I had originally planned to have dinner at Le Petit Chef Manila at the eve of our son’s birthday. Unfortunately, two weeks before the day, I discovered that booking for a party of four takes about a month. I don’t know if Valentines Day had something to do with it but we ended up with a reservation date one month after… which was last night.
Le Petit Chef Manila is situated at The Peak on the 60th floor of the Grand Hyatt BGC. It’s very spacious and not many people are accommodated per session. You have to be there 15 mins before 6pm which is the time the dinner show starts. They won’t let you in until the next segment if you’re late. They also require you to pay a reservation fee (it was ₱6,000 for a party of four) that is deductible from the total bill. Full payment is required 72 hours before your sked for the booking to push through. They provided a payment link both times so my mode of payment was credit card.
Le Petit Chef Manila is a show. An animated chef gathers ingredients and cooks dishes in front of you, on your plate. After it’s cooked, servers put the actual dish in front of you.
The first course was Italian Burrata. My gosh, it was so creamy and the 15-year aged balsamic vinegar they drizzled it with was soooo good!
Next up was Bouillabase, which had prawn, sea bass, scallop, and mussel. It was surprisingly light and refreshing. Saffron gives it the red hue.
The third course was Smoked Chicken Pistachio Truffle Ballotine. They said the secret to enjoying this is to eat everything together so I piled everything onto the chicken and ate it like a sandwich. It was good.
For the main course, we had Char Grilled USDA Beef Tenderloin. We all asked for Medium Well. It was good but in retrospect we all agreed Medium would probably have been better so the meat would be more tender.
Our menu featured 2 desserts, the first of which was Mascarpone Creme Brulee. It has berry compote and sticky rice pudding underneath so we were told to scoop all the way to the bottom so we can eat all the layers together. This was divine. I normally don’t care for Creme Brulee because I usually find it overly sweet and cloying but this was phenomenal. The berry compote lent a tartness which made it all more balanced.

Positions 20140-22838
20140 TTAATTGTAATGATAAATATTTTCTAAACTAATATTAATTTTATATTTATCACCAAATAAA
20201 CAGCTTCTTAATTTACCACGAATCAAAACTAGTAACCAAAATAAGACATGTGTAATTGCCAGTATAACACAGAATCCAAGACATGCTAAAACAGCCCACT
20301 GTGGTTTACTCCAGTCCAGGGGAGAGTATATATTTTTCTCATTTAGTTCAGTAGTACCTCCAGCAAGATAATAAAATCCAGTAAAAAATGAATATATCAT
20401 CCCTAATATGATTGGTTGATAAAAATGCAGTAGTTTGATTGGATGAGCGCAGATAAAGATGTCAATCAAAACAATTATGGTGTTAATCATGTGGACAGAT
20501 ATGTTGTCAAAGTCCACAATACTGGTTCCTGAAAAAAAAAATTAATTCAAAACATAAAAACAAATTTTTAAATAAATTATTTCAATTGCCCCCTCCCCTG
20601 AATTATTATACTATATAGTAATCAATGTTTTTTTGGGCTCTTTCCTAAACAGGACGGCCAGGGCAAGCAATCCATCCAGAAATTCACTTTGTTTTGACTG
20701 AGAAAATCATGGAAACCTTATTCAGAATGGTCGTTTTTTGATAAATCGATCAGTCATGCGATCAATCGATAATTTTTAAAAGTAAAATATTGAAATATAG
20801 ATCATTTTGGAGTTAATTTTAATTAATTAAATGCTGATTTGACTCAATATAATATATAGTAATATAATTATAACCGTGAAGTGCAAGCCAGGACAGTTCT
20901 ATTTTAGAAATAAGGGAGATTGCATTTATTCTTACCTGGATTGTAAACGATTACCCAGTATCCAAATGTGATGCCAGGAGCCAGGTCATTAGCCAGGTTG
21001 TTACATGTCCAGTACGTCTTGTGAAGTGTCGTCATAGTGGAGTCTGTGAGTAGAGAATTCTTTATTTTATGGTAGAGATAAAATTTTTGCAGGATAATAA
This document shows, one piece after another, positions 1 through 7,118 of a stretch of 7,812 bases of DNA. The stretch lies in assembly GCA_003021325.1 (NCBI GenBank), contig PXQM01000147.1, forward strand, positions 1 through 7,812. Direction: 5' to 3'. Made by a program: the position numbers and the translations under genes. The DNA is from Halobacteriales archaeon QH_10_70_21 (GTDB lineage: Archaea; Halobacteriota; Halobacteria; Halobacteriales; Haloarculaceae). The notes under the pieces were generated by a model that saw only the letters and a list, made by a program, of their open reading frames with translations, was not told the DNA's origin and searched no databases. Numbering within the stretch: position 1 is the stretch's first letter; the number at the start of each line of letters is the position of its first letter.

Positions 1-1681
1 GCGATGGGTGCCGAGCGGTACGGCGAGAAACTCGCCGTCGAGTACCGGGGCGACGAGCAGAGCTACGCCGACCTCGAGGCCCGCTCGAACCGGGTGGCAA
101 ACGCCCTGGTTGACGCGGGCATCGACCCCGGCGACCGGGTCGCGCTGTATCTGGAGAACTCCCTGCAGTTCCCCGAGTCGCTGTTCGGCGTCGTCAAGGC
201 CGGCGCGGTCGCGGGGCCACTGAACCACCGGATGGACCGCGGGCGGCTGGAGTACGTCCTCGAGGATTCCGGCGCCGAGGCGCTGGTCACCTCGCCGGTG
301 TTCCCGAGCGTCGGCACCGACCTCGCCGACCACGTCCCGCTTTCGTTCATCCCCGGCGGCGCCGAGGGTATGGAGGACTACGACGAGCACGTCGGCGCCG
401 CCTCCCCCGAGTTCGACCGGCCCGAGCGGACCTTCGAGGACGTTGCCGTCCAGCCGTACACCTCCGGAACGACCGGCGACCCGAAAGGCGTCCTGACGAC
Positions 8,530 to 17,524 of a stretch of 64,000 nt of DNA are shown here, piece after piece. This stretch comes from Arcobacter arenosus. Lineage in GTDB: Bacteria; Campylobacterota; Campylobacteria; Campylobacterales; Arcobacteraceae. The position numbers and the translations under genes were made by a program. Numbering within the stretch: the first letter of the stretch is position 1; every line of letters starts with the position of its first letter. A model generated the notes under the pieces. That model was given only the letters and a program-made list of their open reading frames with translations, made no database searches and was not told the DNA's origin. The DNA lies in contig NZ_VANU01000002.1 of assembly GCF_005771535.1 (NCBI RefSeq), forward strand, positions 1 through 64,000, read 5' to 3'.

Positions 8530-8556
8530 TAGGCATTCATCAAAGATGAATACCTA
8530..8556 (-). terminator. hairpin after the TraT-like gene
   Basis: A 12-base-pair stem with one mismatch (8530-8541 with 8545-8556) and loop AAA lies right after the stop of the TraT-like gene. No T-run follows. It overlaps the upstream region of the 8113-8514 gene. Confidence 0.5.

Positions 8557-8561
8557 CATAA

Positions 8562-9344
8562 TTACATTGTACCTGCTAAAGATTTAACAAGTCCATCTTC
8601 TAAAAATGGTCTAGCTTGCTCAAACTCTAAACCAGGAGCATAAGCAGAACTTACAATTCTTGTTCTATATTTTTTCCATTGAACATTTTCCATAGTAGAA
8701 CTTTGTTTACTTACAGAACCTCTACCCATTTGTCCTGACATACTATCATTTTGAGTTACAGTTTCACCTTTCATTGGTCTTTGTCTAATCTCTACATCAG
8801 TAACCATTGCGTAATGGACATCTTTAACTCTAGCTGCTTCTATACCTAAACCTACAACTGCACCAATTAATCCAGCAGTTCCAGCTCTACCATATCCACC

The finale dessert was the Homemade Baked Alaska. It had cake on the bottom layer, chocolate vanilla ice cream in the middle layer, then topped off with Italian meringue and raspberry sauce. Gosh the meringue was a combination of textures — crisp, creamy, soft… our son said it’s the best dessert he has ever eaten in this country.
I opted for the Le Petit Chef Premium Menu (₱6,600 per head) which is almost the same as the First Class Menu (₱7,000 per head). They also have a Kids Menu (₱4,000 per head) for children 12 years old and below.
With regards to the cost, of course Le Petit Chef Manila will seem overpriced if the food is all you’re considering. I choose to look at it as a complete unique experience that everyone should try at least once. It’s sort of like paying for concert or theme park tickets, at least here you actually get to eat delicious and meticulously prepared food. Le Petit Chef is actually cheaper here in the Philippines because abroad the average price is US$150 per head.
Pre-pandemic me would not have paid this much for dinner but COVID has helped me realize we can’t take money and material things with us, so it’s worthwhile paying for experiences.
You can watch my Instagram Reel to see the animations and the dishes at https://www.instagram.com/p/CpsTvPiNnPM/.
To book or to find more information, go to https://lepetitchef.com/.
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